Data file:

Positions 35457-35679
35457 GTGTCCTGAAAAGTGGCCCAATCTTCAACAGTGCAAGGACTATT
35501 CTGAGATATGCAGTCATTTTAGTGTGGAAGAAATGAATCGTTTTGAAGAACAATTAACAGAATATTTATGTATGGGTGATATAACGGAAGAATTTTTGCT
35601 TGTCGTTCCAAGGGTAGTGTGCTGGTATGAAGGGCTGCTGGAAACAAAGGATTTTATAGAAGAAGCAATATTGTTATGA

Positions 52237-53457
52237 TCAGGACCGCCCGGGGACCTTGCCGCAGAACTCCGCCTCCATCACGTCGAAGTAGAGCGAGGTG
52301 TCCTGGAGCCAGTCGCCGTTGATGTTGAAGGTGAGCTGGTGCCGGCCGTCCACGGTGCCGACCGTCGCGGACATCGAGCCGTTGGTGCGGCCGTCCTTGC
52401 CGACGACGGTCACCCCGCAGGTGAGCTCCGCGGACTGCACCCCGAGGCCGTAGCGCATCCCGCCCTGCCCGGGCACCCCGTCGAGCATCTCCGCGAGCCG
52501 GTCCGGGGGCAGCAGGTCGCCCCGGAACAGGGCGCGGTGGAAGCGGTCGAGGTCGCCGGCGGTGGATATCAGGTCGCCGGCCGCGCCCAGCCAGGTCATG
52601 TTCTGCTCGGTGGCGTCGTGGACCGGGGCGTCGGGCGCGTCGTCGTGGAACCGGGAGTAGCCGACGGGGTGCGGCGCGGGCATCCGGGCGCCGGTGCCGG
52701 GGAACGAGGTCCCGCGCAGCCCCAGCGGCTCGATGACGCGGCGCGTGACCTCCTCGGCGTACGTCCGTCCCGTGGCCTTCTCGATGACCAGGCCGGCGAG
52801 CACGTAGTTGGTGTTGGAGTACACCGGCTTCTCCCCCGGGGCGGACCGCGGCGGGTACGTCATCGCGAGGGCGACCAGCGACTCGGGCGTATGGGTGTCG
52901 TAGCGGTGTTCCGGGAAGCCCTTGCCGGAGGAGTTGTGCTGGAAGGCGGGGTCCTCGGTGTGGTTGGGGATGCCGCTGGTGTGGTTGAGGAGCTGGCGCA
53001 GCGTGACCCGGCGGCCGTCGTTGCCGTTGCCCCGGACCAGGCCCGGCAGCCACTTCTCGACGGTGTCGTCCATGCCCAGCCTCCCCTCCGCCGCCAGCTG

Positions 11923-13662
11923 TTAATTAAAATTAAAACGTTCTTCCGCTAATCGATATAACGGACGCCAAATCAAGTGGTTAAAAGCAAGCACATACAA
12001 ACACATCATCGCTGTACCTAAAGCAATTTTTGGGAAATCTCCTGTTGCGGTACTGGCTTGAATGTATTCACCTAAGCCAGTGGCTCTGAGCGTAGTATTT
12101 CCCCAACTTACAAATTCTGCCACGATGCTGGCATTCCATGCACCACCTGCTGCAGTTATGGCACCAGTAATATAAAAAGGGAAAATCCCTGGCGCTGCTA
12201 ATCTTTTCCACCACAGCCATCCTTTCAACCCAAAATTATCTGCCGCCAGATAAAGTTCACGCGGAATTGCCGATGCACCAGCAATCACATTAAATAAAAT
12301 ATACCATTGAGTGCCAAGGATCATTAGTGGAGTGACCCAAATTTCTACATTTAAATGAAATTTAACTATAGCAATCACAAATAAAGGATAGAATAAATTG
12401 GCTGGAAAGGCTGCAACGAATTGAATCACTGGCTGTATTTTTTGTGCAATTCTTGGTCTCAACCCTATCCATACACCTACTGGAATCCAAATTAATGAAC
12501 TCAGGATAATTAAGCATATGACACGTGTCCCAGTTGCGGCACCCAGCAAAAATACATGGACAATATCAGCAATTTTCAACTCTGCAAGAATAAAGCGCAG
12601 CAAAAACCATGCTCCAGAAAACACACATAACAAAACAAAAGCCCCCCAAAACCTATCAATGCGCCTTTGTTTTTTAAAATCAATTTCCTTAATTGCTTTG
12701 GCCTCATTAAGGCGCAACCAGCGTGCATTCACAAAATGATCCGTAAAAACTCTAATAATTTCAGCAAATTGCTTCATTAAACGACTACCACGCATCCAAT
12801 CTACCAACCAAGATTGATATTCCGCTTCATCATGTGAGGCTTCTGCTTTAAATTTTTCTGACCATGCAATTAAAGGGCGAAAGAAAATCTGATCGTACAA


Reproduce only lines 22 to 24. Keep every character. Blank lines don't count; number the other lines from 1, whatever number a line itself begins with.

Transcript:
12501 TCAGGATAATTAAGCATATGACACGTGTCCCAGTTGCGGCACCCAGCAAAAATACATGGACAATATCAGCAATTTTCAACTCTGCAAGAATAAAGCGCAG
12601 CAAAAACCATGCTCCAGAAAACACACATAACAAAACAAAAGCCCCCCAAAACCTATCAATGCGCCTTTGTTTTTTAAAATCAATTTCCTTAATTGCTTTG
12701 GCCTCATTAAGGCGCAACCAGCGTGCATTCACAAAATGATCCGTAAAAACTCTAATAATTTCAGCAAATTGCTTCATTAAACGACTACCACGCATCCAAT